Carolyn Bryant Donham, the White woman whose accusation led to the 1955 lynching of Black teen Emmett Till in Mississippi.
Donham died Tuesday night in Westlake, Louisiana, according to a death report filed Thursday in Calcasieu Parish Coroner’s Office in Louisiana.
Till’s kidnapping and killing became a catalyst for the civil rights movement when his mother insisted on an open-casket funeral in their hometown of Chicago after his brutalized body was pulled from a river in Mississippi. Jet magazine published photos.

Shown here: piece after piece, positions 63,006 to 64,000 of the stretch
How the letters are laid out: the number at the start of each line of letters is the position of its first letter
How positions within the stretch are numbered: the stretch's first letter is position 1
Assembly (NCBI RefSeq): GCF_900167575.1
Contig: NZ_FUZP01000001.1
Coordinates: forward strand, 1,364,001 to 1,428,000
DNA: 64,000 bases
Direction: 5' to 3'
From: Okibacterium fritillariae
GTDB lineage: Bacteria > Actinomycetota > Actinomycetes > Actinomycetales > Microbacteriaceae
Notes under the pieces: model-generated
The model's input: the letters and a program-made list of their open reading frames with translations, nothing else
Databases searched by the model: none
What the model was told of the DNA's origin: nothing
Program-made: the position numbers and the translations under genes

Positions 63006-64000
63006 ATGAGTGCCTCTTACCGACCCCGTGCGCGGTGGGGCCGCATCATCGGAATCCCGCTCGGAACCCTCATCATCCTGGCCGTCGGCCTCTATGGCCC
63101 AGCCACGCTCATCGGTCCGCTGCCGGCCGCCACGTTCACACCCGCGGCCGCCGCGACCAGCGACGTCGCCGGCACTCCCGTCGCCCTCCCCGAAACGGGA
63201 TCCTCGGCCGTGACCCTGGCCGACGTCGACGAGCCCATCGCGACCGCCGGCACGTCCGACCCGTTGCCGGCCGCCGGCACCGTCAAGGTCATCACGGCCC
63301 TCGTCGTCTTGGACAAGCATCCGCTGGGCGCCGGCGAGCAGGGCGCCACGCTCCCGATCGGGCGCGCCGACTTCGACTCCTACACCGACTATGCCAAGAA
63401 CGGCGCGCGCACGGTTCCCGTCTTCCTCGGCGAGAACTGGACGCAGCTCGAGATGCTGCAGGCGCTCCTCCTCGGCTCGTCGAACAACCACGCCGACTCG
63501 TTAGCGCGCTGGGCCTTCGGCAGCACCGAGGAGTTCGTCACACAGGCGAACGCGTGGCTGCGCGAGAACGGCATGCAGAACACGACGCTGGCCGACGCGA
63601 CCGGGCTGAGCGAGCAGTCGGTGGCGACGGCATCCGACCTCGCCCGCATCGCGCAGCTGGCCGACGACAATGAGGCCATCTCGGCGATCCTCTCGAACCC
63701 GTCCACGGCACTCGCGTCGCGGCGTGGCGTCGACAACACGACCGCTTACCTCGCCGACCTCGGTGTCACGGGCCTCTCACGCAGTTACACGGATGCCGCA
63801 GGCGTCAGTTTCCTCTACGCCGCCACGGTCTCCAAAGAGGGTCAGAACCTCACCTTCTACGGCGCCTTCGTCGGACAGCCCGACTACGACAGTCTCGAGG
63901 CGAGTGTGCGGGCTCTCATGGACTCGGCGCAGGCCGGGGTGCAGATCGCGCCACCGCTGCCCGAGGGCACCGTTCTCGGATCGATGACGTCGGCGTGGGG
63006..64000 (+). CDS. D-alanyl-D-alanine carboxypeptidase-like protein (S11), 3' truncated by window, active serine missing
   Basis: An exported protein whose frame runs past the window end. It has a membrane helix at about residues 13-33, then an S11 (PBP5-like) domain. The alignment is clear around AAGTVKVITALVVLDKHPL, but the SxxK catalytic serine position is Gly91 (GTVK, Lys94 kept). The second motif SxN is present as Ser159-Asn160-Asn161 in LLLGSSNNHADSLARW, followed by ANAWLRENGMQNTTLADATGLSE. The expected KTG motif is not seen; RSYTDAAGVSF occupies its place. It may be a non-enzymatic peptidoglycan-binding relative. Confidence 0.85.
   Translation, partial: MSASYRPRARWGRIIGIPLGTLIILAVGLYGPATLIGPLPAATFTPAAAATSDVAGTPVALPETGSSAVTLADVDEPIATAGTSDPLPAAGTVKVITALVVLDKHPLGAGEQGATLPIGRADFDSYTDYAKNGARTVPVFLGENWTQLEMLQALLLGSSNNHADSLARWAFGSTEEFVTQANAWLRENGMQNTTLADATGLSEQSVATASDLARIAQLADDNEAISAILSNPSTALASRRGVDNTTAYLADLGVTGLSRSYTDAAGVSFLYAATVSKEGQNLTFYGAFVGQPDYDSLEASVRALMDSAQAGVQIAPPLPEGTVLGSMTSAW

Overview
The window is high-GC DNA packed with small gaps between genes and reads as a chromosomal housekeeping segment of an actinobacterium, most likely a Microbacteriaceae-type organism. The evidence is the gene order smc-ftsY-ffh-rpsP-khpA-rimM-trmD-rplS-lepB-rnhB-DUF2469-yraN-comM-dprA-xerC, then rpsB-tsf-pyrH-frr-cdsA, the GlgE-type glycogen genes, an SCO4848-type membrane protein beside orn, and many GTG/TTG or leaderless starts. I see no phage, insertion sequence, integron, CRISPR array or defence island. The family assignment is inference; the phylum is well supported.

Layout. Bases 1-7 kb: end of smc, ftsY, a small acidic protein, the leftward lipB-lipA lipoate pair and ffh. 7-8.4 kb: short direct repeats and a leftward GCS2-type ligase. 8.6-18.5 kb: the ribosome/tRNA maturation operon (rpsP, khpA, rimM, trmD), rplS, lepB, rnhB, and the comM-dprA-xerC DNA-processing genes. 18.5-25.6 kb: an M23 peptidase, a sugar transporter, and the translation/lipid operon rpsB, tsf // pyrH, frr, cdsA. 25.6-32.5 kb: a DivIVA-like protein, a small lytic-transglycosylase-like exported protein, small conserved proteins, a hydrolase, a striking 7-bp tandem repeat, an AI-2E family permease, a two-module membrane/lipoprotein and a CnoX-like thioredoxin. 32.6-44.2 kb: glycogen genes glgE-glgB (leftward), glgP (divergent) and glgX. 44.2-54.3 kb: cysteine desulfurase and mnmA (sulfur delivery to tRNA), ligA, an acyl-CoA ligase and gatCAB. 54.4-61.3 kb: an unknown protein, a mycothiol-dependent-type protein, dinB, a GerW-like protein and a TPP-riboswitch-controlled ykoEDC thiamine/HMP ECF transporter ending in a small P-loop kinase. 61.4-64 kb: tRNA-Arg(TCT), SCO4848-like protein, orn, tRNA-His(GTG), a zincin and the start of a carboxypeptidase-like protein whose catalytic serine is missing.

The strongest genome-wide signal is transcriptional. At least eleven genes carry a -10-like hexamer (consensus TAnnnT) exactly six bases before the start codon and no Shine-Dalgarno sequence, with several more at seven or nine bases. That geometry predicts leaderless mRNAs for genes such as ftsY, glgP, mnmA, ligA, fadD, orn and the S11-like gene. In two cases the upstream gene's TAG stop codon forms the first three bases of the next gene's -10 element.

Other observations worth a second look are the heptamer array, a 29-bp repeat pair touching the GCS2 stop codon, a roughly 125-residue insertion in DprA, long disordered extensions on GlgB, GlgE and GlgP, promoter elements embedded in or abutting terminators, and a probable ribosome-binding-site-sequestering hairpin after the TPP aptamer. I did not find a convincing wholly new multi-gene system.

Till traveled from Chicago to visit relatives in Mississippi in August 1955. Donham — then 21 and named Carolyn Bryant — accused him of making improper advances on her at a grocery store where she was working in the small community of Money. The Rev. Wheeler Parker, a cousin of Till who was there, has said 14-year-old Till whistled at the woman, an act that flew in the face of Mississippi’s racist social codes of the era.
Evidence indicates a woman identified Till to Donham’s then-husband Roy Bryant and his half-brother J.W. Milam, who killed the teenager. An all-white jury acquitted the two white men in the killing, but the men later confessed in an interview with Look magazine.